Right now, large drug manufacturers enjoy incredible profits year over year. The White House alleges that this is due to lack of competition and “pay for delay” tactics, where name-brand drug manufacturers pay generic manufacturers to stay out of the market. Such strategies result in Americans paying 2.5 times more for the same medications as peer countries.
The executive order directs the Food and Drug Administration to work with states and tribes to safely import prescription drugs from Canada, where drugs are less expensive. It also directs the Health and Human Services (HHS) Administration to increase support for generic and biosimilar drugs. Additionally, the order encourages the FTC to ban “pay for delay” and similar agreements.
Currently, the White House points out, only 14% of Americans with hearing loss use hearing aids. The administration says it’s due to high prices, costing more than $5,000 per pair (typically not covered by insurance). Additionally, hearing aids can only be obtained after a medical analysis by a doctor or specialist—an unnecessary requirement, according to the Biden administration.
The executive order directs the HHS to consider issuing proposed rules within 120 days for allowing hearing aids to be sold over the counter.
Hospitals have been consolidating through mergers for years, resulting in higher prices and fewer rural locations. The White House notes that consolidated hospitals charge far higher prices than hospitals in markets with more competition.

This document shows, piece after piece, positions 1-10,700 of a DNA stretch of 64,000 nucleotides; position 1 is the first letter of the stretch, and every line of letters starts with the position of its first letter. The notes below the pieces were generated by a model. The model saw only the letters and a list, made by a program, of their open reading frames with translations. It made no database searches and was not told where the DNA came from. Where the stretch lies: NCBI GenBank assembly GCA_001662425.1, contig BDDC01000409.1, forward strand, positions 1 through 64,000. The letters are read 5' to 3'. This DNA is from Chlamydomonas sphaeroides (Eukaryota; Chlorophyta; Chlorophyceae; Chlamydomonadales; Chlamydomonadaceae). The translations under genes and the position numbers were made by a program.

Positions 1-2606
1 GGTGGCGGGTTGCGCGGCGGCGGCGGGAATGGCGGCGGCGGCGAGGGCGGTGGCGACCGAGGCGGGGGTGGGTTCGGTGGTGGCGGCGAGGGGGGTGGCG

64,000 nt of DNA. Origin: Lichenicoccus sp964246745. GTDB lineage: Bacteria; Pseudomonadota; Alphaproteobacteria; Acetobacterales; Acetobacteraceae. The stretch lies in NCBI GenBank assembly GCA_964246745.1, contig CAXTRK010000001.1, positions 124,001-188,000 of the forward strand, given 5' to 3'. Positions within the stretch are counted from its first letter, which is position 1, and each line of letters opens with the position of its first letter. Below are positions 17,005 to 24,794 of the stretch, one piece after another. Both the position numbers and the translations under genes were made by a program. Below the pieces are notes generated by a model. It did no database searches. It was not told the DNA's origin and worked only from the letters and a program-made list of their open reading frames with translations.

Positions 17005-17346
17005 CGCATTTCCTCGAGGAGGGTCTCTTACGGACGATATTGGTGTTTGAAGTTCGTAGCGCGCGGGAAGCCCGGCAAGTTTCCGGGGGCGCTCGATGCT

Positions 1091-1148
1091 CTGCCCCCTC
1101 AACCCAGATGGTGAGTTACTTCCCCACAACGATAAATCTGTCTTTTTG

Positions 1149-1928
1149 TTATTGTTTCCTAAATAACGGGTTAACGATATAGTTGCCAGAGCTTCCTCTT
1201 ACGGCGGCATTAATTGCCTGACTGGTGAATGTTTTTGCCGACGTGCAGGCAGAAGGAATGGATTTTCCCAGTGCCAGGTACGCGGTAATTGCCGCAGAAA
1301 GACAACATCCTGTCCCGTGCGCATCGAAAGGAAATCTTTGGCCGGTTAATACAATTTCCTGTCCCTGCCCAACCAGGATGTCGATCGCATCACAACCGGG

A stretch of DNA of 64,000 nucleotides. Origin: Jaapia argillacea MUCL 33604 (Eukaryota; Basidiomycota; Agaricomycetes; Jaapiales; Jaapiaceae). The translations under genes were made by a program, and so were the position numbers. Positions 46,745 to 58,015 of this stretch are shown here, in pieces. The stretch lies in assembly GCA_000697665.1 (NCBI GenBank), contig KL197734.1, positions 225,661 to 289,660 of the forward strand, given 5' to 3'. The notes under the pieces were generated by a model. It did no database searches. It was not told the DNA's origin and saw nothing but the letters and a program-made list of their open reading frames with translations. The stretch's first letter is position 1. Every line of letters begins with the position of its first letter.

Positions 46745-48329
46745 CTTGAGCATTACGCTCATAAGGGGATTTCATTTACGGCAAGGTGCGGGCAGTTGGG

The executive order directs the FTC to review and revise its merger guidelines to ensure hospital mergers do not harm patients. Additionally, the order directs the HHS to support existing hospital price transparency rules and finish implementing bipartisan federal legislation to address surprise hospital billing.
Consolidation is also an issue in the health insurance sector, according to the Biden administration. Fewer insurance companies mean fewer options for consumers. Even when there are more options, comparing plans continues to be a struggle for many individuals.
The executive order directs the HHS to standardize plan options in the National Health Insurance Marketplace so people can comparison shop more easily.
The executive order addresses competition in the technology sector in four main areas:
- Purchasing would-be competitors
- Gathering personal information